tv Don Lemon Tonight CNN August 30, 2021 8:00pm-9:00pm PDT
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we're following two major breaking stories tonight. first, all u.s. service members are out of afghanistan, officially ending our country's longest war. but up to 200 americans and countless afghans who helped u.s. troops have been left behind. plus a desperate search under way tonight after hurricane ida ripped through louisiana. homes are demolished. entire neighborhoods now covered in water. and more than a million people are without power. two people have died from the storm and the governor is warning that he expects the number to rise considerably. this is as louisiana hospitals are already stretched thin by the covid-19 crisis. i want to get straight to cnn's alex marquardt with the latest on the final u.s. troops leaving afghanistan. >> reporter: just as the day of august 31, the deadline to leave, began in afghanistan, the announcement was made. >> i'm here to announce the completion of our withdrawal
from afghanistan and the end of the military mission to evacuate american citizens, third countries nationals, and vulnerable afghans. the last c-17 lifted off from hamid karzai international airport and the last manned aircraft is now clearing the airspace above afghanistan. >> reporter: central command's general frank mackenzie says the diplomatic sequel now begins, led by secretary of state tony blinken who insists the commitment to afghanistan remains. >> a new chapter of america's engagement with afghanistan has gun. >> reporter: the final hours were, u.s. officials say, the most dangerous. after a massive suicide bombing last week by isis-k that left scores dead including 13 american service americans. early monday morning five rockets were fired at the kabul
airport. isis claimed responsibility. the pentagon says its antirocket defense system engaged and no casualties were reported. the vehicle used to launch the rockets turn to ash. it came just hours after u.s. central command said a drone targeted an isis vehicle with a large amount of explosive. the air strike was in a residential kabul neighborhood. >> there was a second explosion that assessed that what was there was going to be used in a high profile attack. >> reporter: but the multiple explosions also killed civilians. a relative told cnn at least ten were killed from a single family. seven were children under 10 years old. neighbors described a massive bang to cnn, then everything was engulfed with smoke. they tried to put out the fires with water and took the dead and wounded to the hospital. the pentagon says it's investigating. >> nobody wants to see happen.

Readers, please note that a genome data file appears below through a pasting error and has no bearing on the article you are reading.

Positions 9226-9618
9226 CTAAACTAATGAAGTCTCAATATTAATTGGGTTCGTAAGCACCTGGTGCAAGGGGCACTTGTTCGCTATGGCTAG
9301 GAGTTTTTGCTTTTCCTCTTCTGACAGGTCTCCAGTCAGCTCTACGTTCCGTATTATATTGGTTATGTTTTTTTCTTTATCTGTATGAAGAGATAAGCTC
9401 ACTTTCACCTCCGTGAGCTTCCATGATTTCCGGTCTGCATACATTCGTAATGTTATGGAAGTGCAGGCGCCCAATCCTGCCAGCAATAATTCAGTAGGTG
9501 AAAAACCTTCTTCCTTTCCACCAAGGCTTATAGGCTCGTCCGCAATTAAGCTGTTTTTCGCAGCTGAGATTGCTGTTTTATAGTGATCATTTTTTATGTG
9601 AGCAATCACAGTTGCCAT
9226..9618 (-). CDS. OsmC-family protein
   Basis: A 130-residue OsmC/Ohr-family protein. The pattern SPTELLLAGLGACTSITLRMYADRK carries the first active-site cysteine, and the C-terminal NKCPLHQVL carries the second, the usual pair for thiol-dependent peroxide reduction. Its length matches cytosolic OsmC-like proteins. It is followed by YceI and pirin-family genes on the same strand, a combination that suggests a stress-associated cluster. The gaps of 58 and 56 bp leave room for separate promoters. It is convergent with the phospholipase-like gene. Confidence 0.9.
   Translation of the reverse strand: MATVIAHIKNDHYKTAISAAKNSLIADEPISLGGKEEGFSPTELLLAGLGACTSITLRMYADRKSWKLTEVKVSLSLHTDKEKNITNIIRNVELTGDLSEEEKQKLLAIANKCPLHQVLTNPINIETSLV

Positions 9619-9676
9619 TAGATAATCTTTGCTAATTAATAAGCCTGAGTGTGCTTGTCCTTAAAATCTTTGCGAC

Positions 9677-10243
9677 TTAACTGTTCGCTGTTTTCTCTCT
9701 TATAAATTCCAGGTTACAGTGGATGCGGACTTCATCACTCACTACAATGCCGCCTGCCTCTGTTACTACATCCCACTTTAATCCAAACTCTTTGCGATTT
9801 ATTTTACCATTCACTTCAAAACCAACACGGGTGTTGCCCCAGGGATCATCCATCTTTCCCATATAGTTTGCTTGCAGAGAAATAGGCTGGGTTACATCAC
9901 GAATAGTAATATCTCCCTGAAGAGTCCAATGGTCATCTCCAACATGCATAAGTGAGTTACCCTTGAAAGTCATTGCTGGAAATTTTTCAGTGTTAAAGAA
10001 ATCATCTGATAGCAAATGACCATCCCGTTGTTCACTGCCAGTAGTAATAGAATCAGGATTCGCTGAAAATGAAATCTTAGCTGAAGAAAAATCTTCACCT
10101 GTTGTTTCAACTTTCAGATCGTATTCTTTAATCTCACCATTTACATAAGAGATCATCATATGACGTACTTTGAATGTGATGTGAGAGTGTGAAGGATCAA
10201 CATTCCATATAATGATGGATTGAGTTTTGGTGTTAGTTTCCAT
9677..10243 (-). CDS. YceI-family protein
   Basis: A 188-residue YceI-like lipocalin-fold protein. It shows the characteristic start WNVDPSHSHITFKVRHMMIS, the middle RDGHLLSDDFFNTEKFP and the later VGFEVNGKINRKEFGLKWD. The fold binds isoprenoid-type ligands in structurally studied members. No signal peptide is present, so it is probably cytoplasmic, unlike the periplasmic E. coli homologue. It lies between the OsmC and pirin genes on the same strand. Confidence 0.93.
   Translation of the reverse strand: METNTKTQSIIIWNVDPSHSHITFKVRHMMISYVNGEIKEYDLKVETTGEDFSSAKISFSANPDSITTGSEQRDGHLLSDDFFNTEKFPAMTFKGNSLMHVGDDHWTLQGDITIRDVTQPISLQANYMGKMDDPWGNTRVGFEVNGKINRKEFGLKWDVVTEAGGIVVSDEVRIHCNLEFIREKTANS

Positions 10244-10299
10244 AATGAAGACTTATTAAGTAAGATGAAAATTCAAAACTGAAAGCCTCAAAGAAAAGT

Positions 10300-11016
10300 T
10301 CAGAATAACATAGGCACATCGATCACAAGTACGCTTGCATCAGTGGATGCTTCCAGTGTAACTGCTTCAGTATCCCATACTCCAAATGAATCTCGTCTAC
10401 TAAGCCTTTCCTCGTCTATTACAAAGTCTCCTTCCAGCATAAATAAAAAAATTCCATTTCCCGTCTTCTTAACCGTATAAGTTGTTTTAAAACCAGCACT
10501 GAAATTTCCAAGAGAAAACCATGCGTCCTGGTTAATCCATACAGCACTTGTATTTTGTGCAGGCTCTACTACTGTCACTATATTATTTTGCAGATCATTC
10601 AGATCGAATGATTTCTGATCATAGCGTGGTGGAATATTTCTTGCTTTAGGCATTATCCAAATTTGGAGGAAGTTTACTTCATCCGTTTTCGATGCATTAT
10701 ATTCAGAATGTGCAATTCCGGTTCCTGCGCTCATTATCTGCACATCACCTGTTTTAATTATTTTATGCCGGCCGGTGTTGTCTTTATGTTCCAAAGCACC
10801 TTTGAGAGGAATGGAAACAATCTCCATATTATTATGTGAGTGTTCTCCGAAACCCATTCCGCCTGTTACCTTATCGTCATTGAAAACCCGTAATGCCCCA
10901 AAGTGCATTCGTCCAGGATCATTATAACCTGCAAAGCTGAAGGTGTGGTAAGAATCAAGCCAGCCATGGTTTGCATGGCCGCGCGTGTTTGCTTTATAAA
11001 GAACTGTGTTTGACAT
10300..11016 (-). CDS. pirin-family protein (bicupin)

but what else we didn't want to see happen was what we believed to be a very real, very specific, and very imminent threat to the hamid karzai international airport and our troops operating at that airport. >> reporter: until the final moments, the evacuation flights continued but slowed down. in the end more than 123,000 people were evacuated and among them, 6,000 americans. but some u.s. citizens are left behind. around 1 to 200, according to the state department. those americans who wanted to leave were not able to reach the airport. the military says they were ready to evacuate them until the last minute, when, in the words of frank mackenzie, we did not get everyone out who we wanted. it has been an extremely dangerous few days. this is now a top priority for secretary of state tony blinken who says the u.s. has gotten assurances from the taliban that people will be able to leave the country.
don? >> thank you very much for that, alex, appreciate it. joining me now, cnn's john harwood and general mark hertling. general, i appreciate your remarks and the way you handled the coverage of the remains of the servicemen returning here. >> thanks, don, that's kind. >> it was riveting, and a great way that you paid tribute to those service members. john, i'm going to start with you. the u.s. is officially out of afghanistan. we're told there are still between 100 and 200 americans who needed to be evacuated. what are you hearing from the white house? is there a plan to get all of these people out of the country? >> don, it mostly involves exerting diplomatic pressure by the united states and its allies on the taliban to live up to the commitments that alex mentioned in that piece, to allow for safe